Tag Archives: Tom Holkenborg

Soundtrack Review: Alita: Battle Angel (2019)

We’re over halfway through 2019 and Alita: Battle Angel still remains one of the best films I’ve seen this year, and it’s soundtrack is firmly in my top 5 for the year as well. If you didn’t have the chance to see the film in theaters, Alita: Battle Angel hits Blu-Ray/DVD on July 23rd, and I highly recommend picking it up. However, the soundtrack has been available for quite some time and that’s what I’m going to be reviewing for you today.

The soundtrack for Alita: Battle Angel was composed by Tom Holkenborg (otherwise known as Junkie XL), and as I said before, it is by far one of the best soundtracks I’ve heard this year. Regarding the soundtrack, Holkenborg had this to say:

“…it was very important to feel the heart of the film. Movies like this about a dystopian future with monsters, robots, action figures might fall too quickly into something very electronic in nature or very noisy. And it was very important because of the music we stay with Alita the main character throughout the movie. It was very important that it was a pretty, soaring melody that could be easily bent into something emotional, but also into something positive and heroic. She is a person who is constantly wondering what is out there, and that is very important in the music and the instrumentation. And because she is a CGI character with motion capture from [Rosa Salazar], it was very important that it feel very organic. That’s why for her I went for very organic instrumentation, a flute or a clarinet or strings or a Glockenspiel. It needed to feel organic and natural.”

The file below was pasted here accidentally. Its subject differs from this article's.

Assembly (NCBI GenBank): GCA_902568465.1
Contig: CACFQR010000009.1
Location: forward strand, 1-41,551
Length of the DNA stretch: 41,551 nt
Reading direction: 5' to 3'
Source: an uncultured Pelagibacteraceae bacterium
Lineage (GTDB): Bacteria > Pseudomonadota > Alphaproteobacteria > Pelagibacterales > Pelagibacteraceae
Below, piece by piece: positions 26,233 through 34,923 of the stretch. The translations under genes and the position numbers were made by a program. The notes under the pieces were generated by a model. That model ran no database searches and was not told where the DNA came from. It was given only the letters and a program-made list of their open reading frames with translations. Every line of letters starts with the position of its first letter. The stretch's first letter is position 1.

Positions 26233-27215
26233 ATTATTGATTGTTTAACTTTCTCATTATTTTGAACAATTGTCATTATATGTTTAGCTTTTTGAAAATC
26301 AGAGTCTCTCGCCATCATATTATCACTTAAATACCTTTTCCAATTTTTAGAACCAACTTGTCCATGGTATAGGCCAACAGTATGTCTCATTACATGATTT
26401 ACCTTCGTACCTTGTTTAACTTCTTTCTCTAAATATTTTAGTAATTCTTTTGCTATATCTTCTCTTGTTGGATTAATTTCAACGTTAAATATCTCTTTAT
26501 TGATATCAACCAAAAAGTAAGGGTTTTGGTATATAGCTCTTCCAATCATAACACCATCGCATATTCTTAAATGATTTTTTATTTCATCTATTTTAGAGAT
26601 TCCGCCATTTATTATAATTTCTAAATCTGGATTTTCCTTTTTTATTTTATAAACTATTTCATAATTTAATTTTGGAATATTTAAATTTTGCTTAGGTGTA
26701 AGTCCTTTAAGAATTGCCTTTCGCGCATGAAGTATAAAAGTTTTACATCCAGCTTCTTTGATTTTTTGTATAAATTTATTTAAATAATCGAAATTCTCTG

(full credit to Nerdist.com for this interview with Tom Holkenborg)


The soundtrack for Alita: Battle Angel does indeed feel very organic and natural, which surprised me when I listened to the soundtrack without any distractions from the film (which can cover over many musical details). It really doesn’t sound like the music for a film set centuries in the future, in a world populated by cyborgs, but I agree that this is a good thing. After all, at her core, Alita is a human (remember her brain is very much real), and the music should reflect her humanity in a world where this quality is in increasingly short supply.

The soundtrack is full of traditional action beats, as you might expect, but the actual spectrum of emotions covered by the music is quite large. There’s triumph and challenge in “Raising the Sword” (the music that ends the film before the credits start), despair in “In the Clouds,” and mystery in “Double Identity,” just to name a few examples.

Holkenborg crafts the music in a way that keeps you engaged and grounded in the story. I agree with what he says in the interview; it would have been far too easy to create a generic sci-fi electronic score for Alita: Battle Angel. While it would have been the expected thing to do, I also think it would have ruined the film as a whole.